OR WAIT null SECS
The BCG Market Access Roundtable presents an updated view of its access competencies framework first published five years ago.
Access has become the front and center topic for the pharmaceutical industry. The majority of pharma companies now have explicit goals and commitments related to patient access at the executive level and in their mission statements. “Access” is now on the agenda of multiple functions and the role of the market access function, which traditionally focused on technical issues like health economics models, evidence synthesis, and pricing research, is rapidly evolving to become that of an orchestrator of access and product availability across the organization.
The evolving role of access highlights key access competencies required for success. This article proposes an updated view of the access competencies framework published in 2016. We tackle this in three themes:
In this article, we consistently use the term “market access” when we refer to the function, and the term “access” when we more broadly describe the ambition to reach as many patients as fast as possible in a sustainable way.
The BCG Market Access Roundtable is a forum that brings together senior market access leaders and serves as a platform for interactive discussion on industry-level topics. Roundtable members collectively select topics that are relevant but not handled in other forums, and which can have either near- or long-term relevance. Members work in smaller working groups on specific topics to develop thought pieces, relevant frameworks, or policy-related publications, which are collectively ratified by the Roundtable on a biannual basis. The Boston Consulting Group (BCG) hosts the Roundtable and facilitates these forums and the working groups. As of this year, 23 companies are full-time members of the BCG Market Access Roundtable.
In “Access in the New World,”1 we summarized key developments within and beyond the healthcare system that impact patient access and the role of market access functions in biopharma companies. Traditionally, working in the market access function required technical expertise in areas like evidence generation, evidence synthesis, pricing, and health policy. Access leaders and experts also needed to be able to provide an outside-in perspective on reimbursement and procurement decision processes, relevant stakeholders such as health technology assessment (HTA) agencies and payer organizations—their interests and needs—and translate these into market access strategies. These are the competencies that we described in the original access competencies framework.2 The BCG Market Access Benchmark3 confirmed that leading pharma companies are increasingly organizing their market access functions along these lines.
With the growing commitment to achieving patient access around the world, market access functions are expected to provide broader stewardship on access to the organization, ensuring that access is considered throughout the product life cycle, from early research and development to commercialization, growth, and loss of exclusivity. Access leaders are core members of global development and commercial teams, collaborating across global functions that share the overall access goals and coordinate access activities at a product and portfolio level. They collaborate with their counterparts in country organizations for strategy development and implementation, ensuring that evolving evidence requirements of HTA organizations and financial constraints of health systems are well understood by the global organization. Access leaders also have a critical role in leveraging insights and experience with innovative value solutions at the global level to achieve rapid, broad, and sustainable patient access.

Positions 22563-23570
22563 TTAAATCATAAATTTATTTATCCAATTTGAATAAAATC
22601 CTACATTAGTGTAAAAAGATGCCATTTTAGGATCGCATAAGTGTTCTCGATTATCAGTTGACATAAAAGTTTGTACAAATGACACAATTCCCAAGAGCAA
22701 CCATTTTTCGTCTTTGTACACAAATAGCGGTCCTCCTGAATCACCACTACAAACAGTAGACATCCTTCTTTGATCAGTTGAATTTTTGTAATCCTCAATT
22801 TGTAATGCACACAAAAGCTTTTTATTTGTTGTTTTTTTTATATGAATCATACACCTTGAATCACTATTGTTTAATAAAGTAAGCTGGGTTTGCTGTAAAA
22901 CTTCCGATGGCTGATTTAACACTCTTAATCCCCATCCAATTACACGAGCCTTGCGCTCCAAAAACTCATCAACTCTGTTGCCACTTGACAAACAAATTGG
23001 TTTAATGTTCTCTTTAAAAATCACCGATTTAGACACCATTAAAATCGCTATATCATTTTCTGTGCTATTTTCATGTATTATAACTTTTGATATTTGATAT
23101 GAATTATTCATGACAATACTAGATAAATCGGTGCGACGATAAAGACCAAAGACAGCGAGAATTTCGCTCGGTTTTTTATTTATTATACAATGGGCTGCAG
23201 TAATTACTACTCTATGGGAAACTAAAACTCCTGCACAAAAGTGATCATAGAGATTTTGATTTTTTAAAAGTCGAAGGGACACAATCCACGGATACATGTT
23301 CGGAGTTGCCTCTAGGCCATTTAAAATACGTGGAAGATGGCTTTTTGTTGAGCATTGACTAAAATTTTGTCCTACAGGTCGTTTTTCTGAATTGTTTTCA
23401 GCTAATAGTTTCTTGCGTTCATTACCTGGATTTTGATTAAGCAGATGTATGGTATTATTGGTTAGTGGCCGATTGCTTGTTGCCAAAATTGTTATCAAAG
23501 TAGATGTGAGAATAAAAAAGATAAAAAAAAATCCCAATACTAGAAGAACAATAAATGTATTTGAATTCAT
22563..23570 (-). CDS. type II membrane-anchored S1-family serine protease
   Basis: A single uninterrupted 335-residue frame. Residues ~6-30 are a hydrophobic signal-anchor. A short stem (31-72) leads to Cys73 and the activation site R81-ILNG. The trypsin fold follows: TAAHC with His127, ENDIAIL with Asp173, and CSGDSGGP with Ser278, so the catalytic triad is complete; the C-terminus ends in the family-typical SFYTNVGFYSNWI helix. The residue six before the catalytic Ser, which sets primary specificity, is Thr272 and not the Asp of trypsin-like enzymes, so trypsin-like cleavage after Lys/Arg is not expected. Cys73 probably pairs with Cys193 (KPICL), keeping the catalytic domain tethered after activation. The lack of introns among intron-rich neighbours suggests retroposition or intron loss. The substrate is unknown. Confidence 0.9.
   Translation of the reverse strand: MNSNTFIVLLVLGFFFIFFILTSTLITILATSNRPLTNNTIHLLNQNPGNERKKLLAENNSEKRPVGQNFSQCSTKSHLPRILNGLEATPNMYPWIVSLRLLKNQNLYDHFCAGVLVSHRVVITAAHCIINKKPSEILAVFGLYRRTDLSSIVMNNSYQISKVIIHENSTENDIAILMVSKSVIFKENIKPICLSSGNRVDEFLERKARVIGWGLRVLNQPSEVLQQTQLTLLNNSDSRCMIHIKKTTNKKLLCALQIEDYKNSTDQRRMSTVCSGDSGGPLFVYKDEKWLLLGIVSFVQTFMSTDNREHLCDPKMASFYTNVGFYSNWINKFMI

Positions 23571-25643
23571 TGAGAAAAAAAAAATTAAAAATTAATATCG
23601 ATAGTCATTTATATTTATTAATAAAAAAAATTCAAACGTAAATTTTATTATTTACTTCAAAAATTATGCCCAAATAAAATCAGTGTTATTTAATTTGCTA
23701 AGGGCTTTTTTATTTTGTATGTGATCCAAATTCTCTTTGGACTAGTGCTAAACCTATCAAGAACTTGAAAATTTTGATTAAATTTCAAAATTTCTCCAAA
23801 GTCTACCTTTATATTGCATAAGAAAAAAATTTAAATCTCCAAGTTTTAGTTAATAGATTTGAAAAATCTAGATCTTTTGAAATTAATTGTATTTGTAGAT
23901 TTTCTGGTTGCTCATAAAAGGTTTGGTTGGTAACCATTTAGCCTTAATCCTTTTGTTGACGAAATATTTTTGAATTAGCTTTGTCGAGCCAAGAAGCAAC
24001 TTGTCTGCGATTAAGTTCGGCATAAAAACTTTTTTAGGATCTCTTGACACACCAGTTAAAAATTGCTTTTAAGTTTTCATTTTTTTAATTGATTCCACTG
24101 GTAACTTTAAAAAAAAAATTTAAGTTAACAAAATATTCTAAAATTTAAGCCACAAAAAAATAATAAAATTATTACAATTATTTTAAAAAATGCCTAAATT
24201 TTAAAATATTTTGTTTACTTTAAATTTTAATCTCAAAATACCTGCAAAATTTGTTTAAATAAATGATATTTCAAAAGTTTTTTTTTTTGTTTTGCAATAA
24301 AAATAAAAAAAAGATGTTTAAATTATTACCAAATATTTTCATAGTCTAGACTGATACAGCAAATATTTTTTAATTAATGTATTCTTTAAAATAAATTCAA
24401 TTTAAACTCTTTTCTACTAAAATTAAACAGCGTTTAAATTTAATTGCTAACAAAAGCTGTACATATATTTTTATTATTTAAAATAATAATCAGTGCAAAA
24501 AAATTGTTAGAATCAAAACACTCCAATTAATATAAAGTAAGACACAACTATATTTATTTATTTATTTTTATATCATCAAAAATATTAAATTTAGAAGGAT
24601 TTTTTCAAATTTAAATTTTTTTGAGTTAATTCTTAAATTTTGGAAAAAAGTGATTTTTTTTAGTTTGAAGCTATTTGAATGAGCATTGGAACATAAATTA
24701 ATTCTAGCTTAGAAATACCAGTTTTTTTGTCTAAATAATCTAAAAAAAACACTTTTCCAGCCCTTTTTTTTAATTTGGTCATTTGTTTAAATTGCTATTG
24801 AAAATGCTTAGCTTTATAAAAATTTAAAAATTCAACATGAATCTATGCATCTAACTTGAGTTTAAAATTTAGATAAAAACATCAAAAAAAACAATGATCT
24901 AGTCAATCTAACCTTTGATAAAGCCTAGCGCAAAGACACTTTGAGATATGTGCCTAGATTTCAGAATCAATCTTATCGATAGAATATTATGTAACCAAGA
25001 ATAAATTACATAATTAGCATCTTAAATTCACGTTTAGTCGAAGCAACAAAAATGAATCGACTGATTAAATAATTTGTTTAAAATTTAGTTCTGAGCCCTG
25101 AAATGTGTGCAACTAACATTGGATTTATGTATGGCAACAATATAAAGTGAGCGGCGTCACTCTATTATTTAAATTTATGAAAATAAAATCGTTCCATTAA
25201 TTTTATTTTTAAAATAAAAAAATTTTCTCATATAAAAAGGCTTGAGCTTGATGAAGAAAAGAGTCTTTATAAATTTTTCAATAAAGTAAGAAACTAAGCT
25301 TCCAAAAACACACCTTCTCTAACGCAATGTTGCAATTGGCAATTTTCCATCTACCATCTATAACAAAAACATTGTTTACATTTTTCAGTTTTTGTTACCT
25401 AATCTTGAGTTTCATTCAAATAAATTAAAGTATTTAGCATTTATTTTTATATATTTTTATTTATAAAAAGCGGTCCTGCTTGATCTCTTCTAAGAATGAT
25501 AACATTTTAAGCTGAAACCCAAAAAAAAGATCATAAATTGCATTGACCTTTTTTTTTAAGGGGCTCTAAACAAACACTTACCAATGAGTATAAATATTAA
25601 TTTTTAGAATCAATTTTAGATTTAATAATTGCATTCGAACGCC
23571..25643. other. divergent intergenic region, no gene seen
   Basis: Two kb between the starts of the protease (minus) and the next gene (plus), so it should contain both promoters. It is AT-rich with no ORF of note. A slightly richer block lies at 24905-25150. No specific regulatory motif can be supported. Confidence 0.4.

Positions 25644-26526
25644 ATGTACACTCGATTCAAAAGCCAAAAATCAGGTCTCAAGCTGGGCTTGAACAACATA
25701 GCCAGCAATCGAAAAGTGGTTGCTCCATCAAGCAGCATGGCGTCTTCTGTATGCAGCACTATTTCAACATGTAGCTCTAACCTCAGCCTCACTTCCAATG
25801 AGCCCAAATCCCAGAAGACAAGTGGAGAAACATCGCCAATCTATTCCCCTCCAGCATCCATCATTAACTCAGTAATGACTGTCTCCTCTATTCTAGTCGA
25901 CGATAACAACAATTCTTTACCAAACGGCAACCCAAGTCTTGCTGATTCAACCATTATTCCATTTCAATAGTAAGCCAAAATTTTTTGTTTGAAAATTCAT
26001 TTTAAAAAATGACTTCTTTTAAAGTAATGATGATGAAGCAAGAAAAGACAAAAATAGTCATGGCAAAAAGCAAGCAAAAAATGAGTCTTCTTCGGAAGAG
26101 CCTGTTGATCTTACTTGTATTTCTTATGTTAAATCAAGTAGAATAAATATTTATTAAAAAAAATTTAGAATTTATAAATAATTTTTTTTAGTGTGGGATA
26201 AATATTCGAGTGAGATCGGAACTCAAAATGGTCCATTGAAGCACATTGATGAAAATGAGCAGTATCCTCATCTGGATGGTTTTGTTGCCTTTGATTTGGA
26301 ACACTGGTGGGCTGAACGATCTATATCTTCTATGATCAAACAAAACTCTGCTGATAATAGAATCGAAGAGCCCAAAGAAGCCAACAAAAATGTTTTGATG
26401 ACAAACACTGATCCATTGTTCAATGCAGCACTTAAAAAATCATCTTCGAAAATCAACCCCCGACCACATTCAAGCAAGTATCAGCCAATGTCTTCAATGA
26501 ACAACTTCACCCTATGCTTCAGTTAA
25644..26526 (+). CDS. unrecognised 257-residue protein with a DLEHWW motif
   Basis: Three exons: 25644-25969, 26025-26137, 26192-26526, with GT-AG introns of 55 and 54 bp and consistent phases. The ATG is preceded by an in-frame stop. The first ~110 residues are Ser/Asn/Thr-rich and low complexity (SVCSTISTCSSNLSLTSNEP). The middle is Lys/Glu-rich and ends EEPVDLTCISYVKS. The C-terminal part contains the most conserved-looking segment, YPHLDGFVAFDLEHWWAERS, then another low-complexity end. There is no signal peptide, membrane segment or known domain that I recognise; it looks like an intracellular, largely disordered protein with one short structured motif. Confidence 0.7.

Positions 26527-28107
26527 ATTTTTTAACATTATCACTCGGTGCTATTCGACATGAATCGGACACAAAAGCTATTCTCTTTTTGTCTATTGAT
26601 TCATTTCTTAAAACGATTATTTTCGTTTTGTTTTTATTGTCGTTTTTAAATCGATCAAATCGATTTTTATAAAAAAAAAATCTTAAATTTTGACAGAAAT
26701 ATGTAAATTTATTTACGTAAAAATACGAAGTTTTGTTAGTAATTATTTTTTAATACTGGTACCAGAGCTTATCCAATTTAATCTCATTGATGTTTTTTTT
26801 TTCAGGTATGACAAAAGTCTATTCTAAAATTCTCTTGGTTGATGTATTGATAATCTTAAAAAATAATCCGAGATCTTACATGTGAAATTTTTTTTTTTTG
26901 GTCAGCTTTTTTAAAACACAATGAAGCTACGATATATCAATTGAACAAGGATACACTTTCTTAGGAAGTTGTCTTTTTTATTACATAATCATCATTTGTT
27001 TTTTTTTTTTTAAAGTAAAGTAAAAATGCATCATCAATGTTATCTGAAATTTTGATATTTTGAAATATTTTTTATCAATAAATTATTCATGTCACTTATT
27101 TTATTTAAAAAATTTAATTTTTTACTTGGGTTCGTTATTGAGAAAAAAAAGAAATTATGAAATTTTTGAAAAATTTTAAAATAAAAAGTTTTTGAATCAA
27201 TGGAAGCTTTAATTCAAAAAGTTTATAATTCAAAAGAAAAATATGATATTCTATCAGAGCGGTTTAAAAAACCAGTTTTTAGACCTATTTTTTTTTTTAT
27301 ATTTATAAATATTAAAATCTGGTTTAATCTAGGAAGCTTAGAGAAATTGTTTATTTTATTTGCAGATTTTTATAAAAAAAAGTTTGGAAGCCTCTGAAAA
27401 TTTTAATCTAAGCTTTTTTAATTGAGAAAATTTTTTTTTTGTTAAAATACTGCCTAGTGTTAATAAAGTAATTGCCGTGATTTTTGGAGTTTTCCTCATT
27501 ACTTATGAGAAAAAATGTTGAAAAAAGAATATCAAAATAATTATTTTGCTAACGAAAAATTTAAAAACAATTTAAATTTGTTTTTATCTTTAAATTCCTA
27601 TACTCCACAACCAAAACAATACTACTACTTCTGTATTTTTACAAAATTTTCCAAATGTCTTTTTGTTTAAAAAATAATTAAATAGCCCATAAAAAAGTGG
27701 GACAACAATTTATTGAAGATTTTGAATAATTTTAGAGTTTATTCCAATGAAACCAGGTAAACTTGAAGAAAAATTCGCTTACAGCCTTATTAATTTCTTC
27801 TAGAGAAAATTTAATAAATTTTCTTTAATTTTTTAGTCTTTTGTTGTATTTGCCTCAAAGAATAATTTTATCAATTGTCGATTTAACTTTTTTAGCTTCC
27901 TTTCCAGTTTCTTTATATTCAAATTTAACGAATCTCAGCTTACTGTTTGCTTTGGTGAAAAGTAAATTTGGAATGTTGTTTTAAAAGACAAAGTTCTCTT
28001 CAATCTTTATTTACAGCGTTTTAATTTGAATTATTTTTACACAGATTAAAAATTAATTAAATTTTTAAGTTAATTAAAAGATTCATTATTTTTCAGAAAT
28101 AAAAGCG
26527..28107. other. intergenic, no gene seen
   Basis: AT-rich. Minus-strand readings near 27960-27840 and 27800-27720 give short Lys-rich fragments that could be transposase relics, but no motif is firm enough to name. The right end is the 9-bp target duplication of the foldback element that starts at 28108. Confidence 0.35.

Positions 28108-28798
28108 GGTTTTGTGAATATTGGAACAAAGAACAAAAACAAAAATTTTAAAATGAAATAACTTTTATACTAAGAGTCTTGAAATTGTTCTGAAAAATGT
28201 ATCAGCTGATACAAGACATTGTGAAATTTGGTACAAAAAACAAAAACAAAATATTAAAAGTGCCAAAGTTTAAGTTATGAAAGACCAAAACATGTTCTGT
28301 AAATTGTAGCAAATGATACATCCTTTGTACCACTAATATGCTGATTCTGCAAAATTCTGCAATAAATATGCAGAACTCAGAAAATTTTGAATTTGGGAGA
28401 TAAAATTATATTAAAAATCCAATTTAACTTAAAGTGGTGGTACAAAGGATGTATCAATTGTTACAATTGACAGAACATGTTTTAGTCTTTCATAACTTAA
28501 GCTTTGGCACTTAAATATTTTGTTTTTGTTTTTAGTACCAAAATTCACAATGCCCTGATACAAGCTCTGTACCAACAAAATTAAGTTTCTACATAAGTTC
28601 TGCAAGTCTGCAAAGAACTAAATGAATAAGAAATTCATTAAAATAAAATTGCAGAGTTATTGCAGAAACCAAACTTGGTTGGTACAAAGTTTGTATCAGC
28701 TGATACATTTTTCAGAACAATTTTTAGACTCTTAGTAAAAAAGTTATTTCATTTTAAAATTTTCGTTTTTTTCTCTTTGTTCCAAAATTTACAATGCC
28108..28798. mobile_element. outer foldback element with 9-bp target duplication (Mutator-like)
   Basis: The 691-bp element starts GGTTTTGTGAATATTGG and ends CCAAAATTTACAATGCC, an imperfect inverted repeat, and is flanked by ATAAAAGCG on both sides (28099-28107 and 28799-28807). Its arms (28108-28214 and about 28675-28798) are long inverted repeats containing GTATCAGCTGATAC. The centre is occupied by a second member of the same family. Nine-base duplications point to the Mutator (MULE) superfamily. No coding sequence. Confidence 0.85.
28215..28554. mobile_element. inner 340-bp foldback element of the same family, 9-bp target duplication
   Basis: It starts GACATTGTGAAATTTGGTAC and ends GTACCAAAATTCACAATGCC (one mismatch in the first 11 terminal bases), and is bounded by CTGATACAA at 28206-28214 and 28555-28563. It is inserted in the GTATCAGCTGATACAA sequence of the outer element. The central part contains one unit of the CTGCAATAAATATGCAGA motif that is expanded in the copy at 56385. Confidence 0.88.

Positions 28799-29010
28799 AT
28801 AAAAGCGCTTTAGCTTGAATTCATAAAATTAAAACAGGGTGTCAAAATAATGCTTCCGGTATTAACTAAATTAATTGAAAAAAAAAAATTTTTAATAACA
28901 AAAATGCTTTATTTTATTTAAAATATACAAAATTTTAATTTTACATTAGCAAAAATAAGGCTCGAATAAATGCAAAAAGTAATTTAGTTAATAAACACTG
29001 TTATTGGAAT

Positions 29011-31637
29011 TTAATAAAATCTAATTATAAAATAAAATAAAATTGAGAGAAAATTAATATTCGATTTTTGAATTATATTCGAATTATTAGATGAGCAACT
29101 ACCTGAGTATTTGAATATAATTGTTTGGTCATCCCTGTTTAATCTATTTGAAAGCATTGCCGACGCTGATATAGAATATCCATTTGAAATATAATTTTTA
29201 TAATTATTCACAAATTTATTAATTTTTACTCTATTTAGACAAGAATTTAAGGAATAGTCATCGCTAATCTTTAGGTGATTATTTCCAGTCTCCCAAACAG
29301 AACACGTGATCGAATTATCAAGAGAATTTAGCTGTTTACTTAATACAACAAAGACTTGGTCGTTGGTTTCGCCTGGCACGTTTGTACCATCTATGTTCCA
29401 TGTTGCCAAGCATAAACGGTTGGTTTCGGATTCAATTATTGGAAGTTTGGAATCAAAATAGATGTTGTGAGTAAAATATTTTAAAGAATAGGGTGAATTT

In light of an ever-increasing influence that payer organizations have on the relationship of the prescriber with the patient, we concluded that the role of the market access function is likely going to expand further, and market access may in the future drive strategic trade-offs at the portfolio and brand level to achieve corporate access goals.
With the changes in the roles of the market access function, additional core and advanced access competencies are required to win in the new world. Traditional core competencies are still relevant for developing access strategies that coordinate evidence generation, evidence synthesis, pricing, and health policy. However, as additional core competencies, access leaders will need to be able to provide a system-wide perspective, understanding, and interpreting of key macroeconomic trends and the resulting policy implications, to adjust internal priorities and position the access efforts of the company within the broader healthcare ecosystem context. They have an opportunity to leverage the increasing digitalization in healthcare, which has been further accelerated by the COVID-19 pandemic, and new advanced analytics and machine learning capabilities to focus healthcare delivery on outcomes that matter to patients while reducing unnecessary procedures and services.
Beyond these core competencies, we identified new, advanced competencies to drive enterprise-wide access leadership, specifically in the areas of access communication and internal and external co-creation. We recognize that access is a complex systemic issue that cannot be solved by any one function or organization alone. It requires an agile approach to defining and refining hypotheses and solutions rapidly and balancing needs and concerns across stakeholders. Simpler and more effective communication around access, including sensitive topics like pricing and profitability, is critical in order to gain support and increase trust.